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Book details
  • Genre:HISTORY
  • SubGenre:Military / World War II
  • Language:English
  • Pages:238
  • eBook ISBN:9781624880131

Wartime Letters Of Ray And Rose Rita Langen

December 1944 through April 1946

by Joan Langen Fessenden

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Overview
Travel back to 1944, and look at World War II through the eyes of a 22-year old father of two, shipped off to Great Lakes Naval Training Center in Illinois. Homesick and in love, Ray Langen wrote two or three letters a day to Rose Rita, expressing his feelings and describing his daily routine—through Navy school, troop train travel across the West, VJ Day celebrations in San Diego, a typhoon aboard the USS Kent Island, shore liberty in Honolulu, engine room watch on the USS Hamul, exploration of decimated Okinawa, and many more eye-opening experiences. How the war affected civilians in the United States of America is captured through Rose Rita’s letters as well as those of Ray’s brothers and sisters. These detail how they coped on the home front in the German/English/Irish/Swiss farm town of Hokah, Minnesota, waiting for their loved ones to return.
Description
Travel back to 1944, and look at World War II through the eyes of a 22-year old father of two, shipped off to Great Lakes Naval Training Center in Illinois. Homesick and in love, Ray Langen wrote two or three letters a day to Rose Rita, expressing his feelings and describing his daily routine—through Navy school, troop train travel across the West, VJ Day celebrations in San Diego, a typhoon aboard the USS Kent Island, shore liberty in Honolulu, engine room watch on the USS Hamul, exploration of decimated Okinawa, and many more eye-opening experiences. How the war affected civilians in the United States of America is captured through Rose Rita’s letters as well as those of Ray’s brothers and sisters. These detail how they coped on the home front in the German/English/Irish/Swiss farm town of Hokah, Minnesota, waiting for their loved ones to return. In a letter written while in Buckner Bay in Okinawa, Ray wrote: “There are lot of souvenirs a guy could take home if he had room, but most of the things left to take are so big they ain’t practical, and I don’t want a skull or anything like that. One guy smuggled a skull aboard and wants to take it home. I don’t want any. Some fellows took a couple of bigger bones (probably leg bones) out of a tomb and also a skull and made a skull and cross bones on a rock and had their picture taken next to it. This is sure a gruesome letter, but everything on the island is gruesome. I only saw two buildings that were still standing in the four miles we drove. There are lots of walls that stick out of the ground a couple of feet. Whole villages that are just leveled. Even the trees are shot up and burned.”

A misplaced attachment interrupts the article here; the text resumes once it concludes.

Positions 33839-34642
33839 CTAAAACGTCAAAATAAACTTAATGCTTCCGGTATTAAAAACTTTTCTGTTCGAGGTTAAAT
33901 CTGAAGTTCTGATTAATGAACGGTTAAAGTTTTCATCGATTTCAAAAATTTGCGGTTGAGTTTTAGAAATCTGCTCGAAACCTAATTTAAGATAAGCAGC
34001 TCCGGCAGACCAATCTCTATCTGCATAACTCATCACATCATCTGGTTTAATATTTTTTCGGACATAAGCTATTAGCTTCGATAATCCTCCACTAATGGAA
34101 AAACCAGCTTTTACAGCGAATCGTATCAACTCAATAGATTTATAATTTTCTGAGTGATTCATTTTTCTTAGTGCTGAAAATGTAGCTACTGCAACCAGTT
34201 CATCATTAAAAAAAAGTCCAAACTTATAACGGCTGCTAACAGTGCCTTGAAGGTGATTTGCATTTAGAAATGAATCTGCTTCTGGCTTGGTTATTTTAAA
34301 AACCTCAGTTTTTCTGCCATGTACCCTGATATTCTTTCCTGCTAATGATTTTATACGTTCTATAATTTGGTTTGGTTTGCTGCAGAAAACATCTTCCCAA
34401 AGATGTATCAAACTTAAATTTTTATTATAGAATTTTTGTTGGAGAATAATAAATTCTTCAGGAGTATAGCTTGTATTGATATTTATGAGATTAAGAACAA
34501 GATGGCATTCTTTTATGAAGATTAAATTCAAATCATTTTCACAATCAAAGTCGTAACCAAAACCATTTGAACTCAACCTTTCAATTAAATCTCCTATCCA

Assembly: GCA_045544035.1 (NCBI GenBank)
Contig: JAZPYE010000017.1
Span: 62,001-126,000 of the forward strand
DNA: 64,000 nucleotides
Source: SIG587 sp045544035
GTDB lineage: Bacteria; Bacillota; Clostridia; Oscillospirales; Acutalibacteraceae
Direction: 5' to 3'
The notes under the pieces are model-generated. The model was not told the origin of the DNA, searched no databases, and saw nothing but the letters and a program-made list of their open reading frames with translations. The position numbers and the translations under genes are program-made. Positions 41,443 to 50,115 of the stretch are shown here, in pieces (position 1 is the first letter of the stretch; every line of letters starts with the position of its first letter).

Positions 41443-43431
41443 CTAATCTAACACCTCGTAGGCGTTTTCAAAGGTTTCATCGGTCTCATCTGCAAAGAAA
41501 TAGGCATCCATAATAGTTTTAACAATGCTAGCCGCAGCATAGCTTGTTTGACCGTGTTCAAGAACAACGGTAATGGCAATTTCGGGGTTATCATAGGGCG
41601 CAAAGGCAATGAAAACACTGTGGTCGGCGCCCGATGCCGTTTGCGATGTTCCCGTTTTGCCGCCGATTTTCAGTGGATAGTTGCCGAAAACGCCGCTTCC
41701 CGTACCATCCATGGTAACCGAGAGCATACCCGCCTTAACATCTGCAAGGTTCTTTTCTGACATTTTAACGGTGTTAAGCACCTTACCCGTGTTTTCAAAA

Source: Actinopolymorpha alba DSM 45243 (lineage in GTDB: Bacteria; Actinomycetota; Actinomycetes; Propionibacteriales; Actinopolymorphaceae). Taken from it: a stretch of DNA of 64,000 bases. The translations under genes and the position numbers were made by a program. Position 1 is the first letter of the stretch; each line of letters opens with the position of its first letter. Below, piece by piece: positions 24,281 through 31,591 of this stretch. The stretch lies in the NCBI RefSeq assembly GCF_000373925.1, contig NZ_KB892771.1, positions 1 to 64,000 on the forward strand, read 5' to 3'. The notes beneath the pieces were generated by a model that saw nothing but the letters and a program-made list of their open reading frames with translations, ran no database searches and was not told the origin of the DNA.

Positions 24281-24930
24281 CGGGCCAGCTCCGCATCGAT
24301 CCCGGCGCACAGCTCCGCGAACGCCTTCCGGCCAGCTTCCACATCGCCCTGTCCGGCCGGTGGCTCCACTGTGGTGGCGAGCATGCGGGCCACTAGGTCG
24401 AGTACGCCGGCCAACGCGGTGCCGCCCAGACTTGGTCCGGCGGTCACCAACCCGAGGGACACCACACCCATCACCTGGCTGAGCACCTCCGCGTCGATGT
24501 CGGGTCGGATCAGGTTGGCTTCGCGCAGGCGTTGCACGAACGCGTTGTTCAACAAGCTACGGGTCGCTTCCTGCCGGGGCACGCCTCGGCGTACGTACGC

About the author
Joan Langen Fessenden is a mother of five, grandmother of eight, a retired high school English teacher born in Wisconsin and raised in Southern California. She is the oldest of seven children of Ray and Rose Rita Langen, whose letters she has typed up and put together in this book with permission of her brothers and sisters, David Langen, Ann Langen Kezirian, Judy Langen Rogers, Richard Langen, Kenneth Langen, and Gary Langen..
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